The 6th Amendment is the amendment to the Constitution that gives everyone the right to a speedy and public trial. For example, the 6th Amendment provides that a person will not have to undergo a drawn-out process that can both prolong his anxiety and potentially impair his ability to defend himself. The 6th Amendment also requires all criminal trials be public so as to ensure fairness to the defendant and to discourage perjury, among other things. To explore this concept, consider the following 6th Amendment definition.
Definition of 6th Amendment
- The amendment to the U.S. Constitution that guarantees all citizens the right to a fair and speedy criminal trial.
Right to Speedy Trial
The right to a speedy trial is an important right granted to American citizens under the U.S. Constitution. When an individual receives with a speedy trial, this means that he does not have to suffer indefinitely, waiting for his trial to begin. This is especially true for a defendant who is awaiting trial while in prison. A speedy trial ensures that the court will hear the matter in a timely fashion so that the defendant can know his fate sooner, rather than later.
The right to a speedy trial also works to not cause undue suffering to the defendant, who might otherwise be subject to increasingly worsening anxiety as he awaited a delayed trial date. Additionally, the longer the matter drags on, the less likely a defendant might be able to defend himself accordingly. For example, the 6th Amendment ensures that a defendant will not be paying attorney’s fees for, say, 5 years and must eventually fire the attorney and represent himself because he can no longer afford the legal fees. This could cause an otherwise preventable harm to the defendant.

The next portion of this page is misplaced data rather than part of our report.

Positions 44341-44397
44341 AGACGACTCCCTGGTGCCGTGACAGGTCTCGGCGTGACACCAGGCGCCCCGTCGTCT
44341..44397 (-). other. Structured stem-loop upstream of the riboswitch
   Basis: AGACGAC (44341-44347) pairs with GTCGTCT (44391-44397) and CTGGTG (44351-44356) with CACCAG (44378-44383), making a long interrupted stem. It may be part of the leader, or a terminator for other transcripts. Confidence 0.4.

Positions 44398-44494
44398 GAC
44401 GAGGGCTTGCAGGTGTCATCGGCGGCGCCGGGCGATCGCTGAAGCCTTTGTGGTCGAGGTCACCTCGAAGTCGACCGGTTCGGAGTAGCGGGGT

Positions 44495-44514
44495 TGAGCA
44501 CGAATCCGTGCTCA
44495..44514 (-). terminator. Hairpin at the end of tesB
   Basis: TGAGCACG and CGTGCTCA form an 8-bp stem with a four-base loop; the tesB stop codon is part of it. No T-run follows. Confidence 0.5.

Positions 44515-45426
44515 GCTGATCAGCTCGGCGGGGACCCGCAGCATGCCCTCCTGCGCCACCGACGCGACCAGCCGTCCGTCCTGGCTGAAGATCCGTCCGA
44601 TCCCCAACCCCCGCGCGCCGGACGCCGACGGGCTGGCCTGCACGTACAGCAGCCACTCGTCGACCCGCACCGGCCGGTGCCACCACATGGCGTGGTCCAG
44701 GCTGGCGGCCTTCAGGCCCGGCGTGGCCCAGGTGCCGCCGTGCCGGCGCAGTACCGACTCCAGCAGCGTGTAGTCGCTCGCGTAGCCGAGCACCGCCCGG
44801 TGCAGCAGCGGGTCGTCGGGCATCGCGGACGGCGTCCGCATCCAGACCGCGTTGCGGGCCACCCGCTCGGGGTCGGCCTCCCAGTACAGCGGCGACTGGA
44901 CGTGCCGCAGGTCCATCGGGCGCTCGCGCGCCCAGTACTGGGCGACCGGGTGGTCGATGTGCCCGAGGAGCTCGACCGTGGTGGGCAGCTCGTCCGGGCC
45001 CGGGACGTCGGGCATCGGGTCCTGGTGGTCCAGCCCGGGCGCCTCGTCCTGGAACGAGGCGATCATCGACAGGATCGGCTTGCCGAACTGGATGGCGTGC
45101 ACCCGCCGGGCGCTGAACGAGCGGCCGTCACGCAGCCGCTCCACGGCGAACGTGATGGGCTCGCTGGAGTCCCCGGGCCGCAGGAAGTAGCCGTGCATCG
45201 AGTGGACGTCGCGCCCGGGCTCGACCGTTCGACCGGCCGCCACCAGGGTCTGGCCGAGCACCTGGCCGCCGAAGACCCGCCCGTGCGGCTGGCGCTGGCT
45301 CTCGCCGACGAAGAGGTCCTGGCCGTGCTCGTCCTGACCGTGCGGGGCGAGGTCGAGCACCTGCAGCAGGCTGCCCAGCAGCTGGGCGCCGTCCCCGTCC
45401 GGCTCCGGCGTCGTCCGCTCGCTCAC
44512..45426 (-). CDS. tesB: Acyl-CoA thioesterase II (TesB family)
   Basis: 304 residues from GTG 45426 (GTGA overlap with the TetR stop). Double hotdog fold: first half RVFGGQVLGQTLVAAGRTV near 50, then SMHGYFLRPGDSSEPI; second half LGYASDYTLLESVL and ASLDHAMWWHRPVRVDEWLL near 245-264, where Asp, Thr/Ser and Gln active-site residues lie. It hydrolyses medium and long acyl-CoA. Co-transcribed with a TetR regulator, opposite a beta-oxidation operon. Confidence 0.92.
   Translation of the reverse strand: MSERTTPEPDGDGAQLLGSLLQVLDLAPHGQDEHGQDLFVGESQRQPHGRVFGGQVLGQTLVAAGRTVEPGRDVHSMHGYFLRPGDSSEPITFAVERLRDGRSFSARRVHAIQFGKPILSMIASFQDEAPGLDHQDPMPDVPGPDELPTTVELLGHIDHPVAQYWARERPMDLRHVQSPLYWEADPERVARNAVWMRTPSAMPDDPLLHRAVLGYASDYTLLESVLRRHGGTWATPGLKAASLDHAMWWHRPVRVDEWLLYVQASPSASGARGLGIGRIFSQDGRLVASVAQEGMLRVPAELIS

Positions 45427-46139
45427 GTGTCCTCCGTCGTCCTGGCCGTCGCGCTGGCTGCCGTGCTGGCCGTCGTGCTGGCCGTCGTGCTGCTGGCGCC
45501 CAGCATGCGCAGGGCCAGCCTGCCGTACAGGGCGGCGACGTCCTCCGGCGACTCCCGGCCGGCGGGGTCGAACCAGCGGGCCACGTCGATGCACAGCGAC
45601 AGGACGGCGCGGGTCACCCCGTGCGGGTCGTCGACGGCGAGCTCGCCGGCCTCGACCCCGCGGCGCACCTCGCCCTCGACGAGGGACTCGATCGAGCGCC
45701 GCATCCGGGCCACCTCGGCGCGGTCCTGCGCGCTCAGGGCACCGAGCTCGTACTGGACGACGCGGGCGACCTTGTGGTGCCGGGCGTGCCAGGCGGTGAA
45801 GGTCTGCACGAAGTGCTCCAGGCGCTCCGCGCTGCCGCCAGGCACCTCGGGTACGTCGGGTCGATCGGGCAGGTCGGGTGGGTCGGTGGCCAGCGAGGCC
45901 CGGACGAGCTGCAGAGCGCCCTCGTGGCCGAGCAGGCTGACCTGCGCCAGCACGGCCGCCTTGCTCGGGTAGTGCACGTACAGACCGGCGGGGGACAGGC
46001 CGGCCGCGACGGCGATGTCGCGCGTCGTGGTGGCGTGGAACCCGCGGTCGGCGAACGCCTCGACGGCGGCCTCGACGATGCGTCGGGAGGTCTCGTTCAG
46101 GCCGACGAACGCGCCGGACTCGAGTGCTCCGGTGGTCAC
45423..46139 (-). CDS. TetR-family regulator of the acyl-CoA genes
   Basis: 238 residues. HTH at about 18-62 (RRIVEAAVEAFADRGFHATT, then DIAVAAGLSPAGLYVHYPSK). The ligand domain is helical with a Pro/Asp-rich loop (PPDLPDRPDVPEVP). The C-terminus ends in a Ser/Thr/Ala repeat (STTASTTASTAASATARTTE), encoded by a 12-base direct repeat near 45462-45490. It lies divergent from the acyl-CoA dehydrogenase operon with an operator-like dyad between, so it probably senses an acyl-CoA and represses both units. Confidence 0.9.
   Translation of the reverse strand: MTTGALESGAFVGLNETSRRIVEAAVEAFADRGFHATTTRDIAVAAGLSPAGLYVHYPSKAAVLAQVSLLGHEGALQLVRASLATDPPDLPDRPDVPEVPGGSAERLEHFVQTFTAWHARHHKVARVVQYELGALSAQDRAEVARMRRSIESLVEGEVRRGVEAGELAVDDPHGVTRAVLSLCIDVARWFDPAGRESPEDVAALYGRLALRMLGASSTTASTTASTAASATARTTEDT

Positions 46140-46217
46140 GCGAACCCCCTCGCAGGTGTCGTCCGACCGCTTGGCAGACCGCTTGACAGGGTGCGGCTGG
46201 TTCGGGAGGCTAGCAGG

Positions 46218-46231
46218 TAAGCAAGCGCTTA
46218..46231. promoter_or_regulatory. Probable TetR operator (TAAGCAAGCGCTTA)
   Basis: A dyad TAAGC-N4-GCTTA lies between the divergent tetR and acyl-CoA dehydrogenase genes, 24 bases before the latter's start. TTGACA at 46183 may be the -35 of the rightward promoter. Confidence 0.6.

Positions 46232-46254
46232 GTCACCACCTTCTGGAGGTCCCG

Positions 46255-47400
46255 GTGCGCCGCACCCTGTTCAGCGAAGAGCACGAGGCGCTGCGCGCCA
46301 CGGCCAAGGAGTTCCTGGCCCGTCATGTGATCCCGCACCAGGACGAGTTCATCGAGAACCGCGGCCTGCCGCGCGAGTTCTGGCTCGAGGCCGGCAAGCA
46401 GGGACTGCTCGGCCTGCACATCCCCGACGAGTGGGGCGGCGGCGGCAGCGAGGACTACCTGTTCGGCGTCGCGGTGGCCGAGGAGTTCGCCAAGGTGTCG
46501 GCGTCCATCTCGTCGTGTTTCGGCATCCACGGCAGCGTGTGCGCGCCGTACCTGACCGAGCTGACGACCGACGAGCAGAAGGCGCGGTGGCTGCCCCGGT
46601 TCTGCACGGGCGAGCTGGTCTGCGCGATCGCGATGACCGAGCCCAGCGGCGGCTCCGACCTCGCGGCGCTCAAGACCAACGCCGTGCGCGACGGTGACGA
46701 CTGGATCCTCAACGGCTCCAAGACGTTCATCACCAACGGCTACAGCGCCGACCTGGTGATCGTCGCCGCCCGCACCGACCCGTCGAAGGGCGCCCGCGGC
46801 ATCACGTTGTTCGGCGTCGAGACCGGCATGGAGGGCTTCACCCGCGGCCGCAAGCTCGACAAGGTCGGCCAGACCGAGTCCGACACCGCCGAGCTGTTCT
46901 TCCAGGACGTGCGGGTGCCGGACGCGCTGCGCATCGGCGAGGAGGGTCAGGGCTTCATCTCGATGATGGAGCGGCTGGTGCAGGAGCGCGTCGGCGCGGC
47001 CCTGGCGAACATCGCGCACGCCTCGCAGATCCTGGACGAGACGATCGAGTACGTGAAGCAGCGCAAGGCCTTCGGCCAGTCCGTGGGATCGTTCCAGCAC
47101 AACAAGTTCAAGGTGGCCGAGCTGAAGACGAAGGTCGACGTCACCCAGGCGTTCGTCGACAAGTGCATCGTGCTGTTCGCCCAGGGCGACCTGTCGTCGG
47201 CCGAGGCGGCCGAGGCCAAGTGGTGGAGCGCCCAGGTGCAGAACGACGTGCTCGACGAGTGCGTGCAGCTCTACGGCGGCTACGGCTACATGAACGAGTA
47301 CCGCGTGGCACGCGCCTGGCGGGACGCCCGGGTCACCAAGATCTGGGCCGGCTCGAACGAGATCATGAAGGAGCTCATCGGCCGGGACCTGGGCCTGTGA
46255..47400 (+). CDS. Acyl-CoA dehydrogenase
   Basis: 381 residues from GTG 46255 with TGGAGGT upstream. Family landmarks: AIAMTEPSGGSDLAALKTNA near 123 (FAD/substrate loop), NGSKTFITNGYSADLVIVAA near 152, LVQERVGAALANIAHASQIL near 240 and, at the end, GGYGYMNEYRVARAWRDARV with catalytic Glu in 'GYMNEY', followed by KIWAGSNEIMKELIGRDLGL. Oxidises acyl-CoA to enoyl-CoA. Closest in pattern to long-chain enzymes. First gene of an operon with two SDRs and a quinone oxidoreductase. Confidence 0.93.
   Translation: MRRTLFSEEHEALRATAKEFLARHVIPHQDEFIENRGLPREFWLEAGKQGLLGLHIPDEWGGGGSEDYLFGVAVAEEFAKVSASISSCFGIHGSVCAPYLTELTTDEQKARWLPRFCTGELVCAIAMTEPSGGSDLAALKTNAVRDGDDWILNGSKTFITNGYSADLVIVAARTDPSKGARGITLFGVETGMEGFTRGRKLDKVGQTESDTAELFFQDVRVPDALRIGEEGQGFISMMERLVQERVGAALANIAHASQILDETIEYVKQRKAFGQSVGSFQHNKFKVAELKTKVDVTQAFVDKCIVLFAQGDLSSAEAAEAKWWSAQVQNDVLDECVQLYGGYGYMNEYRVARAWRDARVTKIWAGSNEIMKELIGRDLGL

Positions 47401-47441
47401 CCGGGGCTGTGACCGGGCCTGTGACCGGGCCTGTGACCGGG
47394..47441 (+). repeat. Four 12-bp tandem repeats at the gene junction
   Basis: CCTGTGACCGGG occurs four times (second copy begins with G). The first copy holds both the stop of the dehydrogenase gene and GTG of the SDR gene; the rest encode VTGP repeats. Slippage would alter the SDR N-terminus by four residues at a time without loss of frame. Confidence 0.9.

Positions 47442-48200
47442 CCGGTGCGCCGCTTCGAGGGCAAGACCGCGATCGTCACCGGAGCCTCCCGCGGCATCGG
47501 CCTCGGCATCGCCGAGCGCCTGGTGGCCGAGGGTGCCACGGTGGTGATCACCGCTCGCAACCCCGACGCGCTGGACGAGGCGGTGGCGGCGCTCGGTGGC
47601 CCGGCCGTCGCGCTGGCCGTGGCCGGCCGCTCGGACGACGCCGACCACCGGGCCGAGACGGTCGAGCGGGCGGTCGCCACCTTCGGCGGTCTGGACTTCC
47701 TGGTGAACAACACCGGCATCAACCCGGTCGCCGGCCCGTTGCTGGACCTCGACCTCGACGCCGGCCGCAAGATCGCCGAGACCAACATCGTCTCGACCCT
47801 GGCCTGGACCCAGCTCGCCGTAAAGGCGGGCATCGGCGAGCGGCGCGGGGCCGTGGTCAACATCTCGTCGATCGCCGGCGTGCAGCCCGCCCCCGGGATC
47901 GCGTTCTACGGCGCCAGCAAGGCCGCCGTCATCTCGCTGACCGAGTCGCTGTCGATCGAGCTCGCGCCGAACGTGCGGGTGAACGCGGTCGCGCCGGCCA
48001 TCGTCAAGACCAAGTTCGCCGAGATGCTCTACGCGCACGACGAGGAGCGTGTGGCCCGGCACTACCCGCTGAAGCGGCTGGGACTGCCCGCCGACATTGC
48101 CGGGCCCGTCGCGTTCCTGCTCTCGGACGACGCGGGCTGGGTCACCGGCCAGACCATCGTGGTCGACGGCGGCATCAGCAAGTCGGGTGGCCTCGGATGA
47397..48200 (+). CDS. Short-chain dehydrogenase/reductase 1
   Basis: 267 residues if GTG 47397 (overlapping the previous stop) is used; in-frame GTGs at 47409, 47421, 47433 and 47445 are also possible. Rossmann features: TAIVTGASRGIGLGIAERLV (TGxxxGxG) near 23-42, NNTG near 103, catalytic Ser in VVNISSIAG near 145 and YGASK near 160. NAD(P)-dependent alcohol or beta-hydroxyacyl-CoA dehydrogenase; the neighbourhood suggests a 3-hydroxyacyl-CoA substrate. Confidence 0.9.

How this Right is Enforced
Once an individual asserts his right to a speedy trial, then the prosecution has, on average, a few months within which to set a trial date. If it is determined that there was a violation to a person’s right to a speedy trial, then the court must dismiss the case with prejudice. This means that the prosecution has forfeited its change to ever charge that individual with the same crime again.
Right to Public Trial
The right to a public trial is just as important as the right to a speedy trial. However, there are exceptions to the rule in that some judges close trials to the public for one reason or another. The judge will evaluate each individual case to determine whether publicizing the trial would be potentially harmful to the public interest. For example, in cases involving rape, juveniles, or organized crime (for security reasons), the judge may decide to keep proceedings closed from public viewing. The judge must be sure, though, before making such a ruling that he might not otherwise be reversed on appeal for a potential constitutional violation.
There are several reasons why a person’s right to public trial is so important:
- Fair Trial – A public trial allows the general public to witness fair treatment of the defendant.
- Perjury – Witnesses may be less likely to lie if they know that both the members of the court and their own peers are watching them.
- Witnesses – One of the earliest reasons for publicizing a trial is that the more people who know about it, the more likely any potential witnesses will come forward.
- Accountability – This point is two-fold. First, those who elect judges can see them at work and decide if they want to elect them again. Second, the idea is that the judge, jury, and courtroom staff will be more mindful of their actions if they know they have an audience.
The Sixth Amendment gives defendants the right to have their cases heard by an impartial jury. An impartial jury is a collection of people who hears a case with no prejudice and who will provide the defendant with a fair verdict upon the conclusion of his trial. Therefore, judges will instruct juries to refrain from reading newspapers or watching the news while acting as a member of the jury. The idea is that anything they read or hear about the case might ultimately sway their verdict in a different direction than if they were to solely listen to the facts offered at trial.
Right to Counsel
The Sixth Amendment provides that anyone facing a criminal charge has the right to counsel. This means that every American citizen – and even those non-citizens charged with crime here in the U.S. – have the right to have an attorney represent them during their criminal trial. When the police read a person his rights upon arresting him, they tell the individual, as part of the procedure: “If you cannot afford an attorney, one will be provided for you.” This is the amendment to the Constitution that guarantees that right.